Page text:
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February 25, 2015

New from ECS

Governors' education issues
So far, governors in 37 states have presented their 2015 State of the State addresses, and improving education from preschool to college was, without a doubt, a top priority. This ECS Education Trends report highlights the top six education priorities for governors in 2015: Early learning, school finance, school choice, teaching quality, workforce development/career and technical education, and postsecondary funding, affordability and access.

How reliable is the civics test for immigrants?
Using questions from the United States Citizenship and Immigration Services website, the author of this study administered the test to unprepared citizens and noncitizens on the Michigan State University campus. If these had been real citizenship test forms, nearly one in four would have passed or failed depending on which test form they happened to take. (New to the ECS Research Studies Database)

Retained students have an effect on their classmates
The greater the percentage of retained students in a classroom, the more their classmates have unexcused absences. Most vulnerable were non-retained lower ability students, high-poverty students and, to a slight extent, non-retained boys, according to this study. (New to the ECS Research Studies Database)

No penalty for starting college at two-year institutions
No apparent penalty for starting a four-year degree at a community college was found in this test of the assumption. In an era when community colleges are playing an increasing role in four-year degree pathways, community college students were found to be just as likely to complete a  bachelor’s degree as four-year rising juniors after controlling for precollege and environmental factors. (New to the ECS Research Studies Database)

What States Are Doing

German auto supplier supports competency-based learning
Kentucky Gov. Steve Beshear announced  a new collaboration between the state and German manufacturer Dr. Schneider Automotive Systems, which will use apprentices who get credit for competencies learned at the Russell Springs plant. High school students can earn up to half of their apprentice hours before graduation.

Scholarships for high-need industries
In-state and out-of-state students are invited to apply for 300 scholarships at one of South Dakota’s four technical institutes, according to an announcement by the Build Dakota Scholarship Board. Tuition, fees, books and equipment will be covered. Students must enroll full-time, complete on schedule and commit to stay in South Dakota at least three years. High-need industries include energy, automotive, construction, engineering, health, precision manufacturing and welding.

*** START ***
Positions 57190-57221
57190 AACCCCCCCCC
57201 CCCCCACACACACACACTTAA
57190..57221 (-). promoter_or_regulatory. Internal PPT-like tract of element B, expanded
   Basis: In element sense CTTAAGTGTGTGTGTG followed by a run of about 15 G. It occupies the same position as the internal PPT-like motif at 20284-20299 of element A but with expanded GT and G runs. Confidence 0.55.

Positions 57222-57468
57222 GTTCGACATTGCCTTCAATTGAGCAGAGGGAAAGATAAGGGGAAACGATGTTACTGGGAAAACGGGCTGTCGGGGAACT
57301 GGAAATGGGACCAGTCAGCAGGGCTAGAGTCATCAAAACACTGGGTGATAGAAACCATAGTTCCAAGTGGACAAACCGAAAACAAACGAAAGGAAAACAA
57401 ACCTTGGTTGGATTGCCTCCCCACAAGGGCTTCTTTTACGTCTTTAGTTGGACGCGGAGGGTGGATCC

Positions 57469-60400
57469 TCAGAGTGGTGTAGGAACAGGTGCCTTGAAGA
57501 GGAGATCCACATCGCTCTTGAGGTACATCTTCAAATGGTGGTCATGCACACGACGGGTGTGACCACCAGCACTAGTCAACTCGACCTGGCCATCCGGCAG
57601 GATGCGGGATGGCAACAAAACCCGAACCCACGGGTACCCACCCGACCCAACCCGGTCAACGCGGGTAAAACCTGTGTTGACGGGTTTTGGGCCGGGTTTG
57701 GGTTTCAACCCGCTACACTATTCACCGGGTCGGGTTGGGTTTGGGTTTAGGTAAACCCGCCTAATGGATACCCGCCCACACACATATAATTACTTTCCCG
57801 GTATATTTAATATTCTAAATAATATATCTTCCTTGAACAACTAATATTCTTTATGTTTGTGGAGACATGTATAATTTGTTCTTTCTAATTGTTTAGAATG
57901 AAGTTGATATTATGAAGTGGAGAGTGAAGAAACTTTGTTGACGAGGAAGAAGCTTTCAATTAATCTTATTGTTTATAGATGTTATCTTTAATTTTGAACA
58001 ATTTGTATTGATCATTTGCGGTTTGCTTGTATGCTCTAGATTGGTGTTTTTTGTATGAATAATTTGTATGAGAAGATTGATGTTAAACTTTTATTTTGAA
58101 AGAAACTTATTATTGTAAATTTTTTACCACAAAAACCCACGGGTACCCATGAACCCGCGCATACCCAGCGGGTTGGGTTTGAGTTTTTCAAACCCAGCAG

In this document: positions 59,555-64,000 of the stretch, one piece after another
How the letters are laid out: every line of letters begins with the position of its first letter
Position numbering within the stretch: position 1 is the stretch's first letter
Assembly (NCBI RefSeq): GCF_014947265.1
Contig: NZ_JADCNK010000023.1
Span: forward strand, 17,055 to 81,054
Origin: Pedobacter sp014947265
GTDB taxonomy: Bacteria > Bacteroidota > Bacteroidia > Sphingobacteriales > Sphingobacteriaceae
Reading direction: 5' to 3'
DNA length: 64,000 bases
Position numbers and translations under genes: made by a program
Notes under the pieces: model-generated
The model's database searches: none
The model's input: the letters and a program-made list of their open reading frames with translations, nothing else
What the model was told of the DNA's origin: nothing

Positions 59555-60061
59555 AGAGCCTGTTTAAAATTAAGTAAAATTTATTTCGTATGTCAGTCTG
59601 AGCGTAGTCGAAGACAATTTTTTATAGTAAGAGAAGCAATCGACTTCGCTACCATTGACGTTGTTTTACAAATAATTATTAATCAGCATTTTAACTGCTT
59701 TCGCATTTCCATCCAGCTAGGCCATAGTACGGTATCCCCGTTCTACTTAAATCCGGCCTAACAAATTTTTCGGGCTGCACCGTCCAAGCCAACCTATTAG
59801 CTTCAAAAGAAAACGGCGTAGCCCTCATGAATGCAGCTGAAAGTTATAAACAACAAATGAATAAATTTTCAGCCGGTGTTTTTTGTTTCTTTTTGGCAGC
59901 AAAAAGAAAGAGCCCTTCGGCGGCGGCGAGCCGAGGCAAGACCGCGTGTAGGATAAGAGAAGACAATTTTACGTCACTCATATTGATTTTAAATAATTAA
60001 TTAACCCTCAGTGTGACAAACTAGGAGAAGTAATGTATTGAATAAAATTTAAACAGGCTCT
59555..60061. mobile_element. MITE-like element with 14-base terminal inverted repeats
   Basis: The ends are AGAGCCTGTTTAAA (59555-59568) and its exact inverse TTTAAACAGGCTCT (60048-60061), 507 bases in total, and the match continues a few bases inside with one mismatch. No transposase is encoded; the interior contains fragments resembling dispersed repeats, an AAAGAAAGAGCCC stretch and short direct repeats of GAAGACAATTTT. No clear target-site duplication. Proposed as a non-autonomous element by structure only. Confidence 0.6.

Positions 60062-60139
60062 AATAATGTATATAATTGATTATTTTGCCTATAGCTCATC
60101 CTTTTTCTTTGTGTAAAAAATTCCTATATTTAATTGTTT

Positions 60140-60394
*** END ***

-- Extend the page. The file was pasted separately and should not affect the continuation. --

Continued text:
Good Reads

Keeping better teachers
Contemplating a teacher compensation redesign? A look at 10 districts yielded recommendations: differentiate compensation and pay increases based on roles and responsibilities, set starting salaries to meet market demand, align redesign with proven evaluation systems, shift pay away from experience and advanced degrees, use incentives to attract effective teachers to hard-to-staff schools and subjects, accelerate timeline to maximum salary and allow teachers to opt in to the redesign within a set time. (Center for American Progress)

Characteristics of early high school dropouts
Among ninth graders in 2009, 2.7 percent didn't make it to the 11th grade, according to a federal report. Early dropout rates for Black, Hispanic and White students were 4.3 percent, 3.5 percent and 2.1 percent, respectively. Males and females had about the same dropout rate. The biggest gap was between the haves and have-nots, with 5 percent of early dropouts in the lowest socioeconomic fifth compared to 0.6 percent in the highest fifth. (National Center for Education Statistics)

Scaling developmental reform
Juxtaposed against a history of post-recession financial stress is the desperate need for states to redesign developmental education. This paper looks at four states – Connecticut, Florida, North Carolina and Virginia – to give higher education agencies ideas about how they might accomplish the seemingly impossible. (Jobs for the Future and Completion by Design)

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